In 1993, in the middle of a $60 million capital campaign, launched with a $20 million leadership gift from Cornell patriarch and matriarch, Dick and Norma Small, the faculty (and I am pleased that all college and university presidents are already seated for this one) committed $1.5 million toward that campaign. Can you imagine that dedication and commitment, which anchors Cornell?
Second, it is okay to be serious and silly. A few weeks ago, I met with one of Cornell’s social groups—a fraternity that identifies itself as the group of guys who, paradoxically, said that they would never join a fraternity. During our conversations, one student—Royce Hufford, a senior theatre major—stated that Cornell students definitely take their studies seriously. BUT, he also very matter-of-factly stated: “We take our silliness very seriously too.” It was a crystallizing moment for me. Now I understood why I had seen colorful handmade crocheted flowers around campus one winter morning. And why, during the annual Cornell-Coe men’s basketball game, the gym is showered with toilet paper when our Men’s Team scores its first point. It always results in a technical foul against Cornell (and anxiety throughout the entire game that we might lose by a point), but our head coach accepts this serious silliness as a sign of spirit. It also explains why Cornell students dress up in playful Halloween costumes and offer a steel drum concert to local public school students.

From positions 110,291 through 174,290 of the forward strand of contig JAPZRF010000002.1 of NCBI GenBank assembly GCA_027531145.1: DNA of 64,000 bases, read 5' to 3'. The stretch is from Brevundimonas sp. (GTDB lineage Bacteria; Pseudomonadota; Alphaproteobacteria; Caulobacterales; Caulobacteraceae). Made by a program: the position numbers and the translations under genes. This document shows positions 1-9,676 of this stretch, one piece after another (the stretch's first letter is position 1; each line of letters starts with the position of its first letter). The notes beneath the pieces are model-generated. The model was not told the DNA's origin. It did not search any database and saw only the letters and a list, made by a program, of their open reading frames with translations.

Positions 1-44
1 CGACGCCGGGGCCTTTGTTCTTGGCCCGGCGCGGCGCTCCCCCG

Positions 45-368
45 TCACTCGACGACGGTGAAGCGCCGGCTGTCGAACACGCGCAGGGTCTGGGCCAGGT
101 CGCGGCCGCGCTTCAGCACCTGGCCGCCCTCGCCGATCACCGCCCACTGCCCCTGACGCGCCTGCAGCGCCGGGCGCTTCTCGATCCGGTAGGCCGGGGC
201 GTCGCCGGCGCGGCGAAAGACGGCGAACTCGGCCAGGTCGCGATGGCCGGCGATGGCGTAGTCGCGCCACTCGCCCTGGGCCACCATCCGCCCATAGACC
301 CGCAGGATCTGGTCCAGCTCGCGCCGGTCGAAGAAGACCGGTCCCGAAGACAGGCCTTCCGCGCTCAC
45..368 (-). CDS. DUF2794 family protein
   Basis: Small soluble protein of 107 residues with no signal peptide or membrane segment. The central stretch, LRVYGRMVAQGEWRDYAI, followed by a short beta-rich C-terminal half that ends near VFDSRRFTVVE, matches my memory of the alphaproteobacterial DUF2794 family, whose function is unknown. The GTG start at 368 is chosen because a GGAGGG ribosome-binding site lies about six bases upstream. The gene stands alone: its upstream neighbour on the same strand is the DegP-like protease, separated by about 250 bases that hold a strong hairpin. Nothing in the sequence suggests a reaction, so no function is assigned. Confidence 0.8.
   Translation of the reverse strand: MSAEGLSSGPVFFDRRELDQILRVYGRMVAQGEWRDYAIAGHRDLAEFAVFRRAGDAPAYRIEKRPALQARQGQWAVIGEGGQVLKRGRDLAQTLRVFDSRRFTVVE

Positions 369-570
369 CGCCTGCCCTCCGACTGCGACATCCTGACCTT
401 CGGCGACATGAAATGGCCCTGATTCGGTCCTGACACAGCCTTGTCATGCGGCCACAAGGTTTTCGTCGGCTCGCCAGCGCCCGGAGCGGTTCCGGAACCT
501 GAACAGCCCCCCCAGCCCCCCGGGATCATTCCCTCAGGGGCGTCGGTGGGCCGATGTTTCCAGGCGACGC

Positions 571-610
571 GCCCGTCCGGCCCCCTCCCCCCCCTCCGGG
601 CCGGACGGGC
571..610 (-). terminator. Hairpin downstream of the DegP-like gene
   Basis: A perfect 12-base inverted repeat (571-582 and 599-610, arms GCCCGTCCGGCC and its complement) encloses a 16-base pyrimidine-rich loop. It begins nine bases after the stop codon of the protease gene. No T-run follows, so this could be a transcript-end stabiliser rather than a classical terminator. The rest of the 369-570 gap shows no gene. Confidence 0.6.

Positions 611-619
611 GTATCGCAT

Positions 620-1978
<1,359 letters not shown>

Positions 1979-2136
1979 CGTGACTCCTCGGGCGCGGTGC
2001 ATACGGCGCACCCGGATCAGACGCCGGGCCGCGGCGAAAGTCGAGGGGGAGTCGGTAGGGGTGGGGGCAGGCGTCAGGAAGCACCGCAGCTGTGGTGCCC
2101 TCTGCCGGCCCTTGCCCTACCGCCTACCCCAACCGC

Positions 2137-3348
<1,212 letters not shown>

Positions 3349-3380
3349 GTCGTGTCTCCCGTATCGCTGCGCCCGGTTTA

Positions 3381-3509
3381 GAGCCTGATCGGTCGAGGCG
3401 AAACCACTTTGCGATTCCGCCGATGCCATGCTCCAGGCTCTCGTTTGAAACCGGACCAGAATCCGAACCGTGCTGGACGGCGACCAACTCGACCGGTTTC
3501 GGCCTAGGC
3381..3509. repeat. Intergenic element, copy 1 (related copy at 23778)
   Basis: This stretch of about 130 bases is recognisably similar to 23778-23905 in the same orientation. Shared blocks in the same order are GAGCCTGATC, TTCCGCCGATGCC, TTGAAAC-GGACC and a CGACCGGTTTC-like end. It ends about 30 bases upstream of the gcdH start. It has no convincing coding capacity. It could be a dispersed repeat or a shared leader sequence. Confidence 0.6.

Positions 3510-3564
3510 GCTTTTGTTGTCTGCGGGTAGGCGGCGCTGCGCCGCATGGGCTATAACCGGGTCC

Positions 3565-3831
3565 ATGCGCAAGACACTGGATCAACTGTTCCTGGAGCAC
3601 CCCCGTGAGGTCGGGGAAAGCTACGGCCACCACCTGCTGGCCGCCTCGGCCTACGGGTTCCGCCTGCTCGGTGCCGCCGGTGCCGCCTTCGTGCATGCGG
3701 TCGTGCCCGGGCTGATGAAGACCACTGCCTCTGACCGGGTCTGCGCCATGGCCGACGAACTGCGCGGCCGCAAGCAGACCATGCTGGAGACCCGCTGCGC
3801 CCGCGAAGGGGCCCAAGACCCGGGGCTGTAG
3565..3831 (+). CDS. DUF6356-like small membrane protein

I recently asked students to fill in the blanks on a range of questions about Cornell. Their answers were insightful. On the contemplative side, one student wrote: “Before I came to Cornell, I thought that being liberally educated meant learning a little bit of everything. Now, I think that it means learning how everything fits together.” Or, “Before I came to Cornell, I was unsure about my future. And now, I am still unsure about my future but confident that I have the ability to shape it for myself.” And, jokingly: “When I leave Cornell, I will miss living in dorms, participating in student groups, and doing laundry for free.”